Central Queensland mine facing law suit by former driver
AN indigenous woman is suing a Central Queensland mine for more than $1 million after alleged racial taunts and verbal abuse left her with serious psychological damage.
The 54-year-old Mackay woman was employed as a dump truck driver at Jellinbah mine near Bluff between 2010 and 2011.
In a claim before the Rockhampton Supreme Court, the woman alleges she was subjected to intimidating behaviour and bullying from her co-workers during her employment.
According to the claim she was often called racial names, sworn at and humiliated by other workers who allegedly did not want her on the mine site.
These workers also allegedly made false complaints about her competence as a dump truck driver and threatened to push her truck off a steep embankment while she was in it.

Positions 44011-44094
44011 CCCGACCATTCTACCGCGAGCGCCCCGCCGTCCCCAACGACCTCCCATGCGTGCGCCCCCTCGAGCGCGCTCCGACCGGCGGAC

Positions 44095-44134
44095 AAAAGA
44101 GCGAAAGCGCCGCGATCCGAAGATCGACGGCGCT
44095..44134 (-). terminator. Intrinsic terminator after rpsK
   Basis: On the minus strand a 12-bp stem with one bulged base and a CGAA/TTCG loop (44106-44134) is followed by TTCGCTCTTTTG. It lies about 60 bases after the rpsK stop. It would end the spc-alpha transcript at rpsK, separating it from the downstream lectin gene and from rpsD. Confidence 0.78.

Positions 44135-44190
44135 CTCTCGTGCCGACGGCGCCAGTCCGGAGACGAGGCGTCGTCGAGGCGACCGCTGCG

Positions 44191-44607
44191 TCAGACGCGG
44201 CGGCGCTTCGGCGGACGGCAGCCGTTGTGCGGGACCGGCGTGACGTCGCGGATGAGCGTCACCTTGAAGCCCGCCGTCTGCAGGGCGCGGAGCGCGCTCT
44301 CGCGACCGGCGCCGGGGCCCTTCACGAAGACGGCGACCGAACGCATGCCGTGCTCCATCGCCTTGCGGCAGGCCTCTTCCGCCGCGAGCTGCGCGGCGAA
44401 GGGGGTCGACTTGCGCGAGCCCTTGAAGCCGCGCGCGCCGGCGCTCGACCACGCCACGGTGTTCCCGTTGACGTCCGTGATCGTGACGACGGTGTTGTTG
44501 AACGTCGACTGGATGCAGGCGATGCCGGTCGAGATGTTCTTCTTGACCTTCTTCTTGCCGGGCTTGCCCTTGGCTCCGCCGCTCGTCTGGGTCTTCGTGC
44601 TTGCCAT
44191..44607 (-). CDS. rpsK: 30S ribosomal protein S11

The claim states the relevant parties were aware of what was going on, but did nothing to stop it.
The woman is suing the mine, Watpac Civil and Mining and a recruitment agency on the grounds of negligence and a breach of duty of care.
Rees R and Sydney Jones solicitor George Cowan, who is representing the woman, said his client was exposed to "unacceptable work practices".
"She is unable to return to the mining industry due to her psychiatric injuries," Mr Cowan said.
"My client is looking forward to having her claim determined by the Supreme Court so that she can move on with her life."
Jellinbah Mining Pty Ltd and chief executive Martin Monro declined to comment. However, Mr Monro said the safety and well-being of all employees, contractors and members of the community was an absolute priority at Watpac and something that was taken very seriously.